3 items from 2010
Video Nasties: The Definitive Guide
The UK in the early 1980’s. The birth of the video age and the birth of one of the most notorious periods in British movie history – the era of the Video Nasty!
As the proliferation of home video grew, independent video distributors filled the gap left by a Hollywood system too afraid to release films on video with a mind-boggling selection of movies – in fact almost anything they could lay their hands on! From obscure horror films, to sex films, kung-fu, cult classics, obscurities and outright trash, all these and more could be found in local video rental stores located on almost every high street in the country. That was until 1984 when the tabloid newspaper moral panic whipped up by clean-up campaigner leader Mary Whitehouse and fanned by newspapers like the Daily Mail and their infamous “Ban the Sadist Videos” headline finally brought about the Video Recordings Act… »
In the early 1980s, fearing that the morality of British youth was being corrupted by the explosion of ultraviolent film on home video, British authorities passed a sweeping new law on video content. It outright banned a total of seventy two films - though some would later be allowed on appeal - creating what ironically became the definitive list of extreme cinema for many collectors. These were the so-called Video Nasties.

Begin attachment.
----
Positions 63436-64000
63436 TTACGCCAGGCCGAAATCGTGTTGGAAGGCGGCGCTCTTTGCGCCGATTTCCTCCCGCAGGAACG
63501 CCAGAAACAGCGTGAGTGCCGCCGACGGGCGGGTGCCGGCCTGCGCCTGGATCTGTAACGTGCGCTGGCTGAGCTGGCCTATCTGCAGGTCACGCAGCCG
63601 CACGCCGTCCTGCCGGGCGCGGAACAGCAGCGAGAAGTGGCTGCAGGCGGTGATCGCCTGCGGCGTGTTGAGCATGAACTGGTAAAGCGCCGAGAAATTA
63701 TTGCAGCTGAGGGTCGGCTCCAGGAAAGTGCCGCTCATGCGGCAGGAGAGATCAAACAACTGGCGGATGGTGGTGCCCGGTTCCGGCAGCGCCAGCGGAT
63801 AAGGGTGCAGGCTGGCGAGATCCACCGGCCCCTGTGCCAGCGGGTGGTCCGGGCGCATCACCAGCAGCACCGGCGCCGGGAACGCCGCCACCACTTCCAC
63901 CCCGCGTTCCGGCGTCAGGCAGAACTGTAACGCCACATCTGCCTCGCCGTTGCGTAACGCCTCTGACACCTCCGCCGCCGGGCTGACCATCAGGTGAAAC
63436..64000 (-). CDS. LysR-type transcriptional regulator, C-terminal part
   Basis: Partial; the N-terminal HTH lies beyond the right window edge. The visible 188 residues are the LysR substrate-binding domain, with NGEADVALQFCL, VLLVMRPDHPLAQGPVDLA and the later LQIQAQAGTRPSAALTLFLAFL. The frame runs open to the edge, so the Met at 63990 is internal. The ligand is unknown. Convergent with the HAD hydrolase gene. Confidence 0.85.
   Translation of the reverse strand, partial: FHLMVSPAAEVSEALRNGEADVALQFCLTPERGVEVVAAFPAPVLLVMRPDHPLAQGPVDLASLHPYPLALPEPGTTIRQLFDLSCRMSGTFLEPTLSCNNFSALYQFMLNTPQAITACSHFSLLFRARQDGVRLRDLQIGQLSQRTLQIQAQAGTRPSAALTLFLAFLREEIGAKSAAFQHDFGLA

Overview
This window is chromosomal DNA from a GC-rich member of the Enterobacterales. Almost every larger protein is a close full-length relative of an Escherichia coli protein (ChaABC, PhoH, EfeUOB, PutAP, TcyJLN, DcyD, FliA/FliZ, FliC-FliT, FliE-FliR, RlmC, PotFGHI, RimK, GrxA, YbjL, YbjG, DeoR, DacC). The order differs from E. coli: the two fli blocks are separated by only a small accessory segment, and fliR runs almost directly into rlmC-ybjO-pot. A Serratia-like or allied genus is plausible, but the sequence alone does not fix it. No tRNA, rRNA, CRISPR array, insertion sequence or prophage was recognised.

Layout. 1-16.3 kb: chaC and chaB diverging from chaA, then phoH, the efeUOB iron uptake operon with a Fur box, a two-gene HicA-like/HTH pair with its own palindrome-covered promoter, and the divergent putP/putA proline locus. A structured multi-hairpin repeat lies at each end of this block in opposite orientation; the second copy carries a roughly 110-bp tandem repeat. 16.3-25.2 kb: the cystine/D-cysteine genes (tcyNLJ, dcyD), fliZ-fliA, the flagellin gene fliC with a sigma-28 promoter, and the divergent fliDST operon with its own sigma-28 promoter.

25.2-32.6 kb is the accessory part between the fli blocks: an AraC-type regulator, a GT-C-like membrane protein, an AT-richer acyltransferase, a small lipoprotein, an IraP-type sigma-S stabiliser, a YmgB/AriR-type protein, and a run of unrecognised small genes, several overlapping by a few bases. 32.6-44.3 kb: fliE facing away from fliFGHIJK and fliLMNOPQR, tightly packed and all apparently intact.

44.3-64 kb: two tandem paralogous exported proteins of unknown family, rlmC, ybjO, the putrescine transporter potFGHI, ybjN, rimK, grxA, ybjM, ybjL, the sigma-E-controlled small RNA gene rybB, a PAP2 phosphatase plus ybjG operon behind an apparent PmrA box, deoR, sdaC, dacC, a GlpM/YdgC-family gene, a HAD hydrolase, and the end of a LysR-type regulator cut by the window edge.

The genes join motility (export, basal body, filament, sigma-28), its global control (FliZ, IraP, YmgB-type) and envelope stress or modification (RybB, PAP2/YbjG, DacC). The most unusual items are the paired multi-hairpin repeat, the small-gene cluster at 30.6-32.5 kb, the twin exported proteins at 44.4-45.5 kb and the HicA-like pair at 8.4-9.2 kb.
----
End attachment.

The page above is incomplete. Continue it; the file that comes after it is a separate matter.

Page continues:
In an age where everything you could possibly imagine is available for free on the internet the idea of controlling access to these titles seems sort of quaint but back in the day, if you were in the UK and wanted to see Cannibal Holocaust or I Spit On Your Grave the only way to do it was via illicit tape trading and an underground network of collectors.
I can see Gus Van Sant making a Twilight movie if he's allowed to do it in his minimalist "death trilogy" style. And maybe if Sofia Coppola made Breaking Dawn she could use the money she makes on a more interesting film later. But Bill Condon? He's the one director in Summit's wish list that I can't see doing the thing. Sure, he did a Candyman movie so he can do horror -- which the Oscars told us Twilight is. And he also got spooky and paranormal more than 20 years ago with his directorial debut, Sister, Sister, as well as with his early scripts for Strange Behavior and Strange Invaders. But otherwise he's mainly a biopic guy these days. And this is why I hope he at least takes a meeting regarding this Twilight offer and turns his gathered research into a film about the series' creator, Stephanie Meyer.
- Christopher Campbell
3 items from 2010
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